Spain's Supreme Court orders probe into nursing home COVID-19 deaths

FILE PHOTO: Josefa Velasco, 94, who overcame the coronavirus disease (COVID-19) and lives in a care home, waves goodbye to her relatives after they talk through a glass front at the Centre Parc nursing home after Catalonia's regional authorities announced restrictions to contain the spread of the coronavirus disease (COVID-19), in Barcelona, Spain August 27, 2020. REUTERS/Nacho Doce/File Photo reuters_tickers
This content was published on December 18, 2020 - 11:49

MADRID (Reuters) - Spain's Supreme Court on Friday ordered an investigation into the deaths of elderly people in nursing homes during the COVID-19 pandemic and the lack of protective gear for health workers.

Magistrates were asked to find out if deaths at nursing homes "were associated with political, administrative or management decisions and whether those decisions are criminally reproachable".

Spain has been one of the countries in Europe hardest-hit by the pandemic, both in terms of disease and the economic impact. A total of 48,777 people have died from the coronavirus, with the toll climbing by 181 over the last 24 hours.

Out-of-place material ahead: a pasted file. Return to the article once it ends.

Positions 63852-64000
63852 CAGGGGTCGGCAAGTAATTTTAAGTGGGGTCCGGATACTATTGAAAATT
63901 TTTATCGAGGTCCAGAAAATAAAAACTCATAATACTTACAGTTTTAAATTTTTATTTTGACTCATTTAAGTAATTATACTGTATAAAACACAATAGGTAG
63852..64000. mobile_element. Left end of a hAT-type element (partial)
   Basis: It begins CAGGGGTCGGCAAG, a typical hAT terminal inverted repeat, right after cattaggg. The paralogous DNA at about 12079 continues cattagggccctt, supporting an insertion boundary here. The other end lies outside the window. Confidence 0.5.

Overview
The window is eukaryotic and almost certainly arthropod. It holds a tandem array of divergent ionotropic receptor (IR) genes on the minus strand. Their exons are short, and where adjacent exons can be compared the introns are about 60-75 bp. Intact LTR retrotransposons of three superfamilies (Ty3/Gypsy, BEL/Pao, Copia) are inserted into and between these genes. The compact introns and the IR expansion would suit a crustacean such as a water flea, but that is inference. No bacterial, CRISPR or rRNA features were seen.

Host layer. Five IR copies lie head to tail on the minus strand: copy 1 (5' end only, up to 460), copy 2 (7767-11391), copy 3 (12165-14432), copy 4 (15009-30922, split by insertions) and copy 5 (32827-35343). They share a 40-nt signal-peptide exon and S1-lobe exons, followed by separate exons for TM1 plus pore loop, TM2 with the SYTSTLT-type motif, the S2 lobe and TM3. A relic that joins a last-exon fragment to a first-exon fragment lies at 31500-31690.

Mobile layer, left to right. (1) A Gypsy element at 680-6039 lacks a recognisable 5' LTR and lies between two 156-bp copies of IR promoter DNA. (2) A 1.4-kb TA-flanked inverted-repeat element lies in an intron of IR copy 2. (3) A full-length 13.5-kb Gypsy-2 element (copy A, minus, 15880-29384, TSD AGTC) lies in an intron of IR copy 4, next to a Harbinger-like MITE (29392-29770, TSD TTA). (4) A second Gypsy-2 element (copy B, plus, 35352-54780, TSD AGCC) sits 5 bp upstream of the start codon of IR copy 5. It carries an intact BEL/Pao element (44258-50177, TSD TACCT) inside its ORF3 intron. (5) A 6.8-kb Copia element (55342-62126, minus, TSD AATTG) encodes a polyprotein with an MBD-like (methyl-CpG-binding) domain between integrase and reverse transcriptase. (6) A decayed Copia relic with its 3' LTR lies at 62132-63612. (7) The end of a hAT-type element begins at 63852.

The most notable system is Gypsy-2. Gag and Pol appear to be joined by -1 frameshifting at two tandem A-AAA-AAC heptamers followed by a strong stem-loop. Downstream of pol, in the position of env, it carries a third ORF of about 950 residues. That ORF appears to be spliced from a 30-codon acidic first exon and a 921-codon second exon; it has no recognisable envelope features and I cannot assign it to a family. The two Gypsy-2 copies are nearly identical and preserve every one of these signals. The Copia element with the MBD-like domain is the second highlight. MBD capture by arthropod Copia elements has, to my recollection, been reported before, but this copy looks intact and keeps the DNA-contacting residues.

More than 20,000 people died of COVID-19 or suspected COVID-19 in nursing homes in Spain during the first coronavirus wave, according to preliminary official data reported by El Pais newspaper and broadcaster RTVE.

The Supreme Court also asked the lower courts to look into the possible misuse of public funds to purchase flawed or fraudulent equipment to fight the pandemic.

However, it rejected about 50 cases that specifically targeted the government for its management of the pandemic, arguing that the complaints were not detailed enough to charge any high-ranking officials.

"We cannot rely on collective outrage at the tragedy in which we are still immersed, and legitimate disagreement with government decisions that some consider ill-advised," the Supreme Court said, adding it would only directly take on such cases when high officials are involved.

(Reporting by Emma Pinedo; Editing by Ingrid Melander and Karishma Singh)

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